At the core of any application, reporting suite, analytics platform or integration service are data set(s). Most often, this data set is stored in a database which can be queried via SQL. Even non-traditional data stores can offer some form of SQL syntax that can be used to query stored data. SQL is a powerful language that anyone who is seeking to integrate, analyze or develop applications should consider being well-versed in its fundamentals.
Extract, Transform and Load (ETL)
ETL is an effective approach to integrating your data into other systems and services. The process is as simple as the following:
- Extract: get the data
- Transform: shape the data
- Load: load the transformed data to the new location
Sounds easy, right? Conceptually it is. The fun is understanding the data sufficiently to know what you should be extracting, how you should be transforming and what assumptions the new system will have when you load the data.
Using Common Table Expressions (CTE) to simplify your Extract process (and do some Transform too)
Common table expressions allow you to create temporary tables that can be referenced later in your SQL statement. You write a CTE in the same way you'd write a subquery, except you wrap all your CTE's in a single
WITH() clause and define the new temporary table name. I'm using the table name
new_cte_table as an example.
new_cte_table as (
-- type your SELECT query here
-- above is how you'd refer to your CTE table
Let's say you have been asked to grab all the customers from a database with a
'vip' who purchased something in 2020. Traditionally you'd write the following
c.customer_id as customer_id
, c.email as customer_email
, sum(sh.total) as customer_spend
FROM customers AS c
JOIN sales_headers AS sh ON sh.customer_id = c.customer_id
c.customer_class = 'vip'
AND date(sh.completed_at) between '2020-01-01' and '2020-12-31'
This works just fine for this specific request.
Uhm, so why would you want to use CTE's instead of using simple
The issue comes when you need to add more complexity. This especially occurs when you need to change the grain of data.
Declaring the grain is the pivotal step in a dimensional design. The grain establishes exactly what a single fact table row represents.
When you've been asked to add an additional column that requires an aggregate sum of all the rows for a calculation, you're being asked to change the grain. The
sales_header grain is order level. The new report that you're being asked to make is aggregating all sales by customer and creating a new measure that shows the percentage of "vip" customer spend in comparison to all customer spend. Ultimately, you're being asked to flatten normalized data. This just means you're taking data from different tables and turning it into one table. This is also known as shaping your data.
Now we know we need three things:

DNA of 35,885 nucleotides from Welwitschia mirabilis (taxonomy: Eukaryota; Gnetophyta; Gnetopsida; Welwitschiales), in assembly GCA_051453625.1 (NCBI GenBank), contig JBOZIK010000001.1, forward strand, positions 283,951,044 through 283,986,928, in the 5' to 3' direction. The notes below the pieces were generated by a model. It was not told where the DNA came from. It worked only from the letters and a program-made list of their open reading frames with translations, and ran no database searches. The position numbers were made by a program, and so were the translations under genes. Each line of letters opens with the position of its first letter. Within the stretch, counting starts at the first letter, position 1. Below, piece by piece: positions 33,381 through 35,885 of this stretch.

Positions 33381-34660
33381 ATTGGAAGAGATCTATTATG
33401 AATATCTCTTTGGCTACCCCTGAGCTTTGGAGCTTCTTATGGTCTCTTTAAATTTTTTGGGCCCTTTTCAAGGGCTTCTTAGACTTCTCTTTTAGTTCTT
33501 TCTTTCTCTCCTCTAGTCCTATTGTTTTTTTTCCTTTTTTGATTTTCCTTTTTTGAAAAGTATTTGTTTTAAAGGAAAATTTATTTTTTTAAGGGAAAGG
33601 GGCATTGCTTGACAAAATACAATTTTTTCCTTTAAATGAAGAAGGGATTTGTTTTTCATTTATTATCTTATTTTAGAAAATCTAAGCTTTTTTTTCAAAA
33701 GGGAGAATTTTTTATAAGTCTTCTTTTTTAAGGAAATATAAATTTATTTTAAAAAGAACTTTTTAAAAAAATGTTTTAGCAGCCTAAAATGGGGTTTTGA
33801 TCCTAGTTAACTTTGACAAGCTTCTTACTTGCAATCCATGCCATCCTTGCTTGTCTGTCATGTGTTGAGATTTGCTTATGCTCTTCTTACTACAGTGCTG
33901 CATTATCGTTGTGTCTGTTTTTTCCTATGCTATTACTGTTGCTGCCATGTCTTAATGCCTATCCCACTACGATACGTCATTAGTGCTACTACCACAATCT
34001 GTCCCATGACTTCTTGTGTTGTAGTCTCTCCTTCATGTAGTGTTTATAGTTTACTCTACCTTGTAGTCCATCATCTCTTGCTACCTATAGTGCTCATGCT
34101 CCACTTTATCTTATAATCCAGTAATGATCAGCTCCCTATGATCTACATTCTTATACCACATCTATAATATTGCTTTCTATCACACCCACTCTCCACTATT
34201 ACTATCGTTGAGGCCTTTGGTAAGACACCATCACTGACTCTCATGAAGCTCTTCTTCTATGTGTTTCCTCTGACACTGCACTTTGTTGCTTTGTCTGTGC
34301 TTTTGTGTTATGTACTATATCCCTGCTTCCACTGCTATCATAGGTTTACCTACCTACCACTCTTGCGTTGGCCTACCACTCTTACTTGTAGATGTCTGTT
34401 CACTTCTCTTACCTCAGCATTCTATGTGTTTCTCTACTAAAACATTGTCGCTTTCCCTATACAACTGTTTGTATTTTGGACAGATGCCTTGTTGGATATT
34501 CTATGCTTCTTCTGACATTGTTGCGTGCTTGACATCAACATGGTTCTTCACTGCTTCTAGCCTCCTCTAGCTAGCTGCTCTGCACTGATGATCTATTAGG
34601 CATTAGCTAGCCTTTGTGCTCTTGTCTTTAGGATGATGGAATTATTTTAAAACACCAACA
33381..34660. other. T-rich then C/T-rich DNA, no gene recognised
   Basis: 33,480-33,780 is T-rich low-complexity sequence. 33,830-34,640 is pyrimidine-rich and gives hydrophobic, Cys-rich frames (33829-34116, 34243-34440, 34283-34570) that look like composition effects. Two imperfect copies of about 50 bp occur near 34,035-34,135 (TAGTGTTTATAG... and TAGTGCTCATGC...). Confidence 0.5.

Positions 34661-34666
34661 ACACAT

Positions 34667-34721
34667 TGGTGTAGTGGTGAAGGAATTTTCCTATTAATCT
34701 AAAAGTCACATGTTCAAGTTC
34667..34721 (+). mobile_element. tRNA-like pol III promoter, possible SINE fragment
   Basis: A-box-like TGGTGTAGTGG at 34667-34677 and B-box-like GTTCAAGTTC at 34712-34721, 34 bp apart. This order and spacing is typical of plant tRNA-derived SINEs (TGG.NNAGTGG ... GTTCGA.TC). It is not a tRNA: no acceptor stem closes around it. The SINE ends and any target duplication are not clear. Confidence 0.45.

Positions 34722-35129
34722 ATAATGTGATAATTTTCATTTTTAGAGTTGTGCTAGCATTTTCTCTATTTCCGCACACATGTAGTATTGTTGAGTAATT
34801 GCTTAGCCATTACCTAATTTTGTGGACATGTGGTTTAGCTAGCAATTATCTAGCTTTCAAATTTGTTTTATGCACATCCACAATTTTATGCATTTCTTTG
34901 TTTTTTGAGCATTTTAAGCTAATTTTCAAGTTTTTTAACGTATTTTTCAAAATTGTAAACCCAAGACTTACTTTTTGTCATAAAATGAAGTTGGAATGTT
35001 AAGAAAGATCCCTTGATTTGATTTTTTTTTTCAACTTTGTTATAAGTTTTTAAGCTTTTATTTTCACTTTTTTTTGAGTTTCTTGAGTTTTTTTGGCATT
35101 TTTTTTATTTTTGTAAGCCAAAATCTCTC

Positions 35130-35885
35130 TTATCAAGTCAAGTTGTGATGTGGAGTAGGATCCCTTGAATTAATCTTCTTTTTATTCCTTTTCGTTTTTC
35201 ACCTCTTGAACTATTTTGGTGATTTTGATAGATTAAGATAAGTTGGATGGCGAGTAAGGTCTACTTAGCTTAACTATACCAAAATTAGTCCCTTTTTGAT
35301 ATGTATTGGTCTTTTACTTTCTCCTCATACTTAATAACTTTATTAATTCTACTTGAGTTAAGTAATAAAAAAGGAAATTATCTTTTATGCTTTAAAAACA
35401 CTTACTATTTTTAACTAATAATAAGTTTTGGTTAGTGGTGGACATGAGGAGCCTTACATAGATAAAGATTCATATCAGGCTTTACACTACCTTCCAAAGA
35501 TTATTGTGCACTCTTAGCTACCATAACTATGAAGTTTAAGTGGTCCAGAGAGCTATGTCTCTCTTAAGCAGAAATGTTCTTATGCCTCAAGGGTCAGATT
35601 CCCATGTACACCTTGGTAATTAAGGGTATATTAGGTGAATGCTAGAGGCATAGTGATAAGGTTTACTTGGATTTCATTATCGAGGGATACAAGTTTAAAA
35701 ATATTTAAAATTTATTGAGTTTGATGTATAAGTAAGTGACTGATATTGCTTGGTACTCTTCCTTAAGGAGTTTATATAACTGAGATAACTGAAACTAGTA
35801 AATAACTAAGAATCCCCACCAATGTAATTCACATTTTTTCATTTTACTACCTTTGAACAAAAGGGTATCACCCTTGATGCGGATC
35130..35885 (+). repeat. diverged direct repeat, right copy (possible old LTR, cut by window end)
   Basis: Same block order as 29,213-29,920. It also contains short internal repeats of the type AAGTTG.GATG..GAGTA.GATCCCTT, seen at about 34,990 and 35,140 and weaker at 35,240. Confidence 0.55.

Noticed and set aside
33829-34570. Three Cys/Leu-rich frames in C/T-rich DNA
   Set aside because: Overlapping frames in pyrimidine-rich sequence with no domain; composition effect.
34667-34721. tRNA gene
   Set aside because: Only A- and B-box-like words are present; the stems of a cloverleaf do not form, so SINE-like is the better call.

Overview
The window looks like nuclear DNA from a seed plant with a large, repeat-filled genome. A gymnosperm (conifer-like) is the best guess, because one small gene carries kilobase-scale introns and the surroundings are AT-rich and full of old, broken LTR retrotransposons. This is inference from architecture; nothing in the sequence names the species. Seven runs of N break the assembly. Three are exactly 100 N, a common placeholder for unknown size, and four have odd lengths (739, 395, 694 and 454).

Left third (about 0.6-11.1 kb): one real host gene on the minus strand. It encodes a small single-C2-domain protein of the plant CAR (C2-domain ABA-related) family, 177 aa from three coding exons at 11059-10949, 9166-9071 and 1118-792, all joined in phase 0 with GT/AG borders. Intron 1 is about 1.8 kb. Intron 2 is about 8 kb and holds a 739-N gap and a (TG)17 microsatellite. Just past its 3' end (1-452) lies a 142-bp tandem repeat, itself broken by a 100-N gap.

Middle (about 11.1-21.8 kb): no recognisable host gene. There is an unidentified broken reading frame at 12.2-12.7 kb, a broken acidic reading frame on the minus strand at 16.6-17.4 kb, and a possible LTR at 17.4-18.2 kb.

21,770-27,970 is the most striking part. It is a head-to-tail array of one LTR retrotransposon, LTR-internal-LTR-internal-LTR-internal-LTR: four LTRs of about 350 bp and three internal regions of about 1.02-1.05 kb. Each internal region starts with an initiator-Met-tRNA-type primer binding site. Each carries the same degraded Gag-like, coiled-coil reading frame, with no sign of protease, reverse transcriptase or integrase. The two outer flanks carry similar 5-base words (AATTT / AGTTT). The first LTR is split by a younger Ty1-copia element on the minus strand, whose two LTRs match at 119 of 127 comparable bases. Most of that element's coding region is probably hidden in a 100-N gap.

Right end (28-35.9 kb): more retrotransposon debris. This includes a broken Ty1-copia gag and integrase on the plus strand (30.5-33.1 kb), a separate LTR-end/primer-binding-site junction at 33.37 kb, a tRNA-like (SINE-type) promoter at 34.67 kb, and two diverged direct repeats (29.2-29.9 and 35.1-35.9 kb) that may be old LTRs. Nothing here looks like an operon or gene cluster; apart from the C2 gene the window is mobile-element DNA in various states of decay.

- One row per customer (only VIP customers)
- Sum of total sales per customer (only VIP customers)
- Total sales of all customers, which we'll then use to calculate the percentage of sales each VIP customer is contributing individually.
Creating the query
-- GRAB ALL OF THE SALES DATA FOR 2020
sales_header_data as (
sh.customer_id as customer_id
, sh.total as order_total
, sh.completed_at as order_date
FROM sales_header sh
date(sh.completed_at) between '2020-01-01' and '2020-12-31'
, sales_aggregate as (
sum(order_total) as all_orders_total
-- use the table we just created to ensure the right filter/dates are applied
-- GET ALL OF THE CUSTOMER DATA WITH THE FILTER OF "customer_class = 'VIP'"
, customer_data as (
c.email as customer_email
, c.customer_id as customer_id
FROM customers c
c.customer_class = 'vip'
-- NOW THAT YOU HAVE THE DATA YOU WANT, USE THE SET OF DATA IN THE 'FROM'
-- AND YOU'LL BE WORKING ONLY WITH THE DATA IN THAT DATA TABLE/SET
customer_data.customer_id as customer_id
, customer_data.customer_email as customer_email
, sum(sales_header_data.total) as customer_spend
, (sum(sales_header_data.total) / sales_aggregate.all_orders_total) as perc_total_customer_spend
JOIN customer_data ON customer_data.customer_id = sales_header_data.customer_id
Think of a common table expression as part of your extraction along with any simple transforms that are needed, such as casting or applying calculations. It's also a way to ensure you simplify the data set that you're extracting. You only need to filter your data once and then you can refer to that data set for aggregates and JOINS later. This is done by using CTE's to establish the base data sets which you can extrapolate from later. Then use your main query to help finish off the shape of your data.
I hope this was helpful. It's helped improved my thinking around how I write SQL statements for extraction and transformation.